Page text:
How We Begin Each Day is Pre-Determined

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I was listening to a client this morning tell me that every day when she awakens her first thoughts are always anxious. She immediately thinks of the problems she must face. Her tension is visible in the mirror as she washes her face and her perspective has already become narrowed as anxiety produces worry. Worry limits her ability to view problems objectively which in turn causes a panicky state as she walks out the door to face the day. 

                                              How Come I’m so Negative?

I asked my client how she was awakened as a child. “Oh my God is was horrible, my mother would try to be kind for a few minutes but sooner or later she would start with all this tension, telling us were already late, we have to hurry and eat, she would be grabbing clothes out of the closet and talking so fast I just wanted to hide under the pillows”.

    Rita’s mom was chronically late, relatively unprepared for the day herself, and usually worried she would be late for work so she unintentionally passed her anxious, worrisome ways onto her children as their eyes first saw daybreak. Rita learned from this habitual pattern that each day ahead should be approached very carefully, something was going to go wrong and you should always be prepared. This worry made her mind speed, and her ability to calm herself was non-existent. She was prescribed Ritalin in those days because her teachers thought her concentration was poor, her ability to attend and focus seemed to be neurologically programmed, and medication was seen as the answer to this dilemma. Needless to say Rita never realized in her teens that she was not necessarily a child with ADD, but was rather a child being programmed for worry and negativity.

                                           Can Worry be changed to Optimism?

  The answer is yes, but not without hard work. The first step is to identify, as Rita has, the origin of this conditioned way to beginning the day. If we were awakened to an environment of worry, anxiety, neglect, inattention, anger, irritation or any other negative emotional state we are carrying that habitual behavior with us today. We need to be very focused to turn our old embedded thinking pattern around so we can begin each day with an open, appreciative attitude.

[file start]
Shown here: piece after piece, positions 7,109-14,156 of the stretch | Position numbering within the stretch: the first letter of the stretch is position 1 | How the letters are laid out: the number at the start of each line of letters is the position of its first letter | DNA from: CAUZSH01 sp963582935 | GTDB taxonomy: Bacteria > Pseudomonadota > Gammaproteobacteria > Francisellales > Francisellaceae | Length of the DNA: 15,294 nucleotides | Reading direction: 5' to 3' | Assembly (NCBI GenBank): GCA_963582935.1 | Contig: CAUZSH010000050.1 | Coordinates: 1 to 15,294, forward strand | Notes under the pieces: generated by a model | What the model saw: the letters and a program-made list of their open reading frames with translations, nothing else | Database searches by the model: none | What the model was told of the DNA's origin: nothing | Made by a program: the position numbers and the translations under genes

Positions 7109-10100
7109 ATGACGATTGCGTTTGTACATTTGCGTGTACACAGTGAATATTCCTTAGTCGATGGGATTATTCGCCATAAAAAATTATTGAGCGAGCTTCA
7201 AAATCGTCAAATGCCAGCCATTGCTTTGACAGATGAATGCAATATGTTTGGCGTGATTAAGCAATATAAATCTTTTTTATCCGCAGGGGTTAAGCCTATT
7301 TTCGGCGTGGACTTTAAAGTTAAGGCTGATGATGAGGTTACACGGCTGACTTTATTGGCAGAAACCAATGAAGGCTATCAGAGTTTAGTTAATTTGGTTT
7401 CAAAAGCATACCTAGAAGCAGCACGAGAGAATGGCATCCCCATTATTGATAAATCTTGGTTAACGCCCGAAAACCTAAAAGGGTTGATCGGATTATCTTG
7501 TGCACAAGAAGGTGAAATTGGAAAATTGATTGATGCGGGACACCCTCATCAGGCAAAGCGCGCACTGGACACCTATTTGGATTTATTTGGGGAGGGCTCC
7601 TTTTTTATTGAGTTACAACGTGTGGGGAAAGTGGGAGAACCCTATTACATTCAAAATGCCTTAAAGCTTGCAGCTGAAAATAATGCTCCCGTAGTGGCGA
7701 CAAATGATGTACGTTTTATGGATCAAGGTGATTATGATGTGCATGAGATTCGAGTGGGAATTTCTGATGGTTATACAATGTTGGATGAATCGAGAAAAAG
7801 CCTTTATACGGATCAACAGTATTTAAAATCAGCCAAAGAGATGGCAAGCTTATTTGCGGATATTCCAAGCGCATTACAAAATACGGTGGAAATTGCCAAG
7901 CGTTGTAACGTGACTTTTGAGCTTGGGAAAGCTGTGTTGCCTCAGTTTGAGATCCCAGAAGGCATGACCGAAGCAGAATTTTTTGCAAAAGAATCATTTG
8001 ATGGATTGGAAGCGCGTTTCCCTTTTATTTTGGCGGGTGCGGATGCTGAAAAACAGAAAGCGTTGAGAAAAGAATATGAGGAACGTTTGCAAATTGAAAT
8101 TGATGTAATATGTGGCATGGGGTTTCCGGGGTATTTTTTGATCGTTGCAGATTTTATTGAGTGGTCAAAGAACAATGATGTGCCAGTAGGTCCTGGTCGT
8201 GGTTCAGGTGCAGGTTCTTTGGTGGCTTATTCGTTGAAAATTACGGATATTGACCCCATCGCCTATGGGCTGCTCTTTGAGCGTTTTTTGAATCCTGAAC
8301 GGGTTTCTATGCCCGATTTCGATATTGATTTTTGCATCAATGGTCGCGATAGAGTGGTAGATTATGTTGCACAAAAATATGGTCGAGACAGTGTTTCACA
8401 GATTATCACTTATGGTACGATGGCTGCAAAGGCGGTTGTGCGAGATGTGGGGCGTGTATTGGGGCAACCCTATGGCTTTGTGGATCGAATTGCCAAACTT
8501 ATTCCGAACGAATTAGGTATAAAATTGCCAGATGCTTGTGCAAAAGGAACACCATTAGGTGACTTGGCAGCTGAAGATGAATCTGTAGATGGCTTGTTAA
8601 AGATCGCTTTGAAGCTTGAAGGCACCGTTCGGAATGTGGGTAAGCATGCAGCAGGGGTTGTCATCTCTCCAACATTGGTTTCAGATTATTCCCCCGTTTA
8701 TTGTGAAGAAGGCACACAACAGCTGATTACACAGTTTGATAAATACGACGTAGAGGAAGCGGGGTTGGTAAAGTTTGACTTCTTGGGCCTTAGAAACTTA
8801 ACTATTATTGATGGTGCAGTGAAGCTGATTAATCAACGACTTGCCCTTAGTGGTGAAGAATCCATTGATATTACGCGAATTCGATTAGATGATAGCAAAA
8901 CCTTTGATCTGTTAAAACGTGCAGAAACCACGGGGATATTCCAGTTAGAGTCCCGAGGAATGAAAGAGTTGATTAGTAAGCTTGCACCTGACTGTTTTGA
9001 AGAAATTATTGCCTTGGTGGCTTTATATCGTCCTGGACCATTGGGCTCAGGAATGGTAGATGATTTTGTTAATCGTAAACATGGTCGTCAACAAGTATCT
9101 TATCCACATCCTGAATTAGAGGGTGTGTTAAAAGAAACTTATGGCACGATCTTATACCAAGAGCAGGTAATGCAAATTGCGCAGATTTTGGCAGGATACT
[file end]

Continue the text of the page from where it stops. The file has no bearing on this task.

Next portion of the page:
Rita is a single mom, waking her 8 year old daughter with the tension she herself brings into the world every day. She then gets irritated with her daughter, just as her mother did with her, when she doesn’t obey her commands immediately. She starts to worry about being late for work, about forgetting something like her daughters lunch etc. When this tension filled process ends she is on her way to work in a state of mind that assures difficulty focusing, difficulty remembering and difficulty being able to perceive with an expanded view.

    I asked Rita what she hoped would have been different in her own family experience. “ I wish my mom could have been affectionate, hugged me in my bed, a little kiss, soft words easing me into the day, I just wished she could have made me feel secure, made me feel like everything would be ok, sent me off with a smile rather than with that worried look of hers”.

                                              Changing a Habit means Changing Behavior

 I could have told Rita to exercise, mediate and eat nutriously to start her day, all valuable means to calmness. However Rita’s longings gave her the answers she was looking for, the most important variable to change. If she begins doing what she wished for she will not only change her daughter’s story but in the process she will change her own. We change by doing; it must be an active process. It is never easy; Rita will have to train herself to approach her daughter differently every day for some time before it will feel natural. One thing I know: if this new beginning makes Rita and her daughter happy it will continue and become a natural way of being.

                                                       Arthur P. Ciaramicoli, Ed.D., Ph.D.

 

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Arthur Ciaramicoli PhD

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